- Patrick Maflin
Pound Sterling (GBP)
After last week’s big UK election-related gains, demand for the Pound softened slightly towards the end of the week due to some disappointing UK retail stats.
Britain’s retail sales sector performed much worse than expected in March, falling from 1.7% to contraction of -1.8% month-on-month and slowing from 3.7% to 1.7% year-on-year. Analysts have been warning for months now that Britain’s heavily consumer-facing economy could slow over the coming year due to rising high street prices and slower wage growth putting off household spending.
Despite these concerns now having more fuel behind them, the Pound has held most of its highs on hopes that the upcoming UK election will bolster government stability. Hawkish comments from Bank of England (BoE) policymaker Michael Saunders (who stated he would vote for higher interest rates soon) have also supported Sterling.
US Dollar (USD)
The Pound to US Dollar exchange rate slipped slightly when markets opened on Monday but still held most of last week’s gains. GBP/USD successfully surpassed key resistance levels last week after it was confirmed that Britain would hold a general election on the 8th of June.
Meanwhile, the US Dollar has been held back by political concerns weighing on Federal Reserve rate hike bets. Tension between the US and North Korea, as well as US President Donald Trump intimating he favoured low interest rates, have kept investors hesitant on the ‘Greenback’ amid concerns that the Fed may delay interest rate hikes.
The Pound to Euro exchange rate plummeted when markets opened on Monday, as investors reacted to the results of the first round of the French Presidential election.
GBP/EUR quickly shed pretty much all of last week’s Pound rally when it was confirmed that the first round of the French Presidential election had gone largely as polls projected.
Pro-EU centrist Emmanuel Macron came first with 23.8% and anti-EU far-right Marine Le Pen took 21.5%, putting the two through to the second round. The other big contenders, François Fillon and hard-left Jean-Luc Mélenchon, also performed similarly to opinion polling figures with around 19% each.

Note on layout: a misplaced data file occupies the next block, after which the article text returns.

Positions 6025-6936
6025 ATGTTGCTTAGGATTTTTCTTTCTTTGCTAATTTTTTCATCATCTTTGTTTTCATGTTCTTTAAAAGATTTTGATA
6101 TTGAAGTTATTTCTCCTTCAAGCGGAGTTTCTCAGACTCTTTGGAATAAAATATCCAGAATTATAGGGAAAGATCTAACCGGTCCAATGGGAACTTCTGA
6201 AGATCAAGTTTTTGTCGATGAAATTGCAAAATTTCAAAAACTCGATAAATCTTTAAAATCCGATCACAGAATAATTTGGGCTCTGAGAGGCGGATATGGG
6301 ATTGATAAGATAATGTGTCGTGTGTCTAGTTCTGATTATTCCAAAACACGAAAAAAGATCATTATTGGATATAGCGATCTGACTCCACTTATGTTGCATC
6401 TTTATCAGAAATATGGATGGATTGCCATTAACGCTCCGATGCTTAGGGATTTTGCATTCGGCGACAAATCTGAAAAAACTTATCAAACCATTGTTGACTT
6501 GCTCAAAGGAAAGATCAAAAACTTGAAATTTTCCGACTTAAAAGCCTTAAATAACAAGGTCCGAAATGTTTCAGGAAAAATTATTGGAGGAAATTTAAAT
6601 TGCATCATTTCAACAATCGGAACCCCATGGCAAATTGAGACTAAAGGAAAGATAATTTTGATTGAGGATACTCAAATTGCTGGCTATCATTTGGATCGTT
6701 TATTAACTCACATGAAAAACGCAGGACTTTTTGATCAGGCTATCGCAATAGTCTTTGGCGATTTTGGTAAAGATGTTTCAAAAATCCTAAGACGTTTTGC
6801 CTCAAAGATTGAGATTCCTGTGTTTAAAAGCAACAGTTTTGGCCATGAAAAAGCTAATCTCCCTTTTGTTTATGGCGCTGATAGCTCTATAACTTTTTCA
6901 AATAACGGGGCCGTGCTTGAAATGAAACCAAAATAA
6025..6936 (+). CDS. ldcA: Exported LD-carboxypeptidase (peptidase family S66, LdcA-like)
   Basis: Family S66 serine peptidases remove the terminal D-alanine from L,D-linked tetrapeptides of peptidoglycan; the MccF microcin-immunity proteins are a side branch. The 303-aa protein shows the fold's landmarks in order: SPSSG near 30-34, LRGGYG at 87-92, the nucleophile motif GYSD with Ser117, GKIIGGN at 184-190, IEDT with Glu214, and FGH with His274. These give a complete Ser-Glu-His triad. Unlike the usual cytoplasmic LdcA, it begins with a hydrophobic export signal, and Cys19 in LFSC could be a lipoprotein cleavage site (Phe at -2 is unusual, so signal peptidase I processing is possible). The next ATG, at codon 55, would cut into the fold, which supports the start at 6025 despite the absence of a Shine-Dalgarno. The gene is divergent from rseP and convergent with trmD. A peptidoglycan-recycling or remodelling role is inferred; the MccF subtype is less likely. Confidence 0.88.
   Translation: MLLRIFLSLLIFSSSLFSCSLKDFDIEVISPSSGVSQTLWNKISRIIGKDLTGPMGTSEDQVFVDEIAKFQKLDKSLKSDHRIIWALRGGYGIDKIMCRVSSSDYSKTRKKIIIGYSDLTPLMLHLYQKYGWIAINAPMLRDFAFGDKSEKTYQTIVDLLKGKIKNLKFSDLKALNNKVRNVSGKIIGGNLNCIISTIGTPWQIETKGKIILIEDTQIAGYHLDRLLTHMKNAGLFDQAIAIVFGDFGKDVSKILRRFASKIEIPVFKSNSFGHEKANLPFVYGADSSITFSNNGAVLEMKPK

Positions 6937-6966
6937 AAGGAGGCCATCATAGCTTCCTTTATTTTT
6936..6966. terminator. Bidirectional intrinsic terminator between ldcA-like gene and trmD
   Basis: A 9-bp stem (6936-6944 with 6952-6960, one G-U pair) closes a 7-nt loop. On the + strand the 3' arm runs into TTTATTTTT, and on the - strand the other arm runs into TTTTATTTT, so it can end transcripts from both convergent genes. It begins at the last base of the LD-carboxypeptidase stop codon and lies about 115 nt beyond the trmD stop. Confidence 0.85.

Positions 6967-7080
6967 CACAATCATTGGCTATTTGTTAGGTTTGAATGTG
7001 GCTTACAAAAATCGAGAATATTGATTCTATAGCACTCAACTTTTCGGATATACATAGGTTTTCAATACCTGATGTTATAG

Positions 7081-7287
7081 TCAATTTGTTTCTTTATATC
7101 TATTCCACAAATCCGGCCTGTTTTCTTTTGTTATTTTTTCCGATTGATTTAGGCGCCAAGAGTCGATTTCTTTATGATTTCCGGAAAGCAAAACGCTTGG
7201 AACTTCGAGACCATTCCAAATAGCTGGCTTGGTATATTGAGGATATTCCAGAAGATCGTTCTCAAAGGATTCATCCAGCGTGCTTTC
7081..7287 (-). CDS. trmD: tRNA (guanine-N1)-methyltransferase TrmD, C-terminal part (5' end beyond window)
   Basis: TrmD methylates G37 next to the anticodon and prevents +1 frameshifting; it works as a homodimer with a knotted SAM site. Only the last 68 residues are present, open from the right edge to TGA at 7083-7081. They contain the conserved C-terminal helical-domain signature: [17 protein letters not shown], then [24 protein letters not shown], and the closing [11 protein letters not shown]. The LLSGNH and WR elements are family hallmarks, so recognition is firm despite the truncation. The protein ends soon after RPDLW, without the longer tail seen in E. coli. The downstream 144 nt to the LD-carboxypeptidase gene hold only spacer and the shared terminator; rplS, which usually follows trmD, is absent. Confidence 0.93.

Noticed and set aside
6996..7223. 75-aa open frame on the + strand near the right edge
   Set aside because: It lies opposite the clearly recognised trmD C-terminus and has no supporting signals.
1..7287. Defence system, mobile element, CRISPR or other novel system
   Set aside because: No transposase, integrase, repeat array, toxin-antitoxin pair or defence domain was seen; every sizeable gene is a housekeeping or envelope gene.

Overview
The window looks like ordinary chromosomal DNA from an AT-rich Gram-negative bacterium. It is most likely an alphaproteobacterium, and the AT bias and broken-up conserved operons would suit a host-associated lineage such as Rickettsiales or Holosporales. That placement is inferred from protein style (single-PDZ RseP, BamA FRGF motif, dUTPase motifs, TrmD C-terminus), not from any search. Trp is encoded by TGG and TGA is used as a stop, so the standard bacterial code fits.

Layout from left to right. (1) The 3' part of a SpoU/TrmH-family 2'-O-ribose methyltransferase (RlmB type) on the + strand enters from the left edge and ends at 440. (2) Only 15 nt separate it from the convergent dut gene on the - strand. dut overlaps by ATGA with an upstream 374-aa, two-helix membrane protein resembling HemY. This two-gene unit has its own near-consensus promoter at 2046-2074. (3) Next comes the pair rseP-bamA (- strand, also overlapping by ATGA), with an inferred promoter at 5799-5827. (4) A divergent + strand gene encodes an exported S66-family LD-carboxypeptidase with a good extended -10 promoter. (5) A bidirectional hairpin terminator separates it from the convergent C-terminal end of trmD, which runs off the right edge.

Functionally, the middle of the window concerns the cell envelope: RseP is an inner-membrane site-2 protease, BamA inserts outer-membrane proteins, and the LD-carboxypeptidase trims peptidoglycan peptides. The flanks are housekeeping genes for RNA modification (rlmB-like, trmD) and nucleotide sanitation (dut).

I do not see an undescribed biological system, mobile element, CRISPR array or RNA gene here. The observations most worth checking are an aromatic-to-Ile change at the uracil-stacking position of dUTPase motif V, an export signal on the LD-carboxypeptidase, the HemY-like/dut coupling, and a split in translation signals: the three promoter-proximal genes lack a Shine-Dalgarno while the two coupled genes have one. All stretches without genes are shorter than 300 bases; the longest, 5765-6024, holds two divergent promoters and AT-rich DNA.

The accuracy of opinion polls so far has been a huge relief to investors. Macron is projected to take over 60% of the vote in a second round scenario against Le Pen. Concerns about a possible ‘Frexit’ fell after the first round results were published due to Macron’s solid figures and the defeat of another anti-EU candidate, Mélenchon. The Euro’s outlook is much brighter this week as a result.
Australian Dollar (AUD)
The Pound to Australian Dollar exchange rate slipped on Friday in response to Britain’s disappointing retail sales stats.
GBP/AUD continued falling when markets opened on Monday. Demand for the Australian Dollar improved in response to the first round of the French Presidential election, which saw pro-EU centrist Emmanuel Macron take the most votes.
Bets of a ‘Frexit’ dropped as a result due to hopes Macron would also win the second round. This caused markets to indulge in a relief rally which has also seen risk-correlated assets like the Australian Dollar improving, as global political concerns abated slightly.
New Zealand Dollar (NZD)
The Pound to New Zealand Dollar exchange rate’s movement was similar to GBP/AUD on Friday and Monday.
Despite weakness in the Pound and higher risk-sentiment strengthening the ‘Kiwi’, GBP/NZD held most of last week’s Pound gains due to optimism over the upcoming UK general election.
Canadian Dollar (CAD)
The Pound to Canadian Dollar exchange rate ended last week near its best levels since September 2016 due to poor oil market news and disappointing Canadian inflation stats.
Canada’s Consumer Price Index (CPI) for March was predicted to rise from 0.2% to 0.4% month-on-month and slip from 2% to 1.8% year-on-year. However, the results instead came in at 0.2% and 1.6% respectively, dampening Canadian market sentiment.
While this supported the view that Canadian interest rates would remain lower for longer, the Canadian Dollar benefitted slightly on Monday morning from an increase in risk-sentiment amid the French election relief rally.
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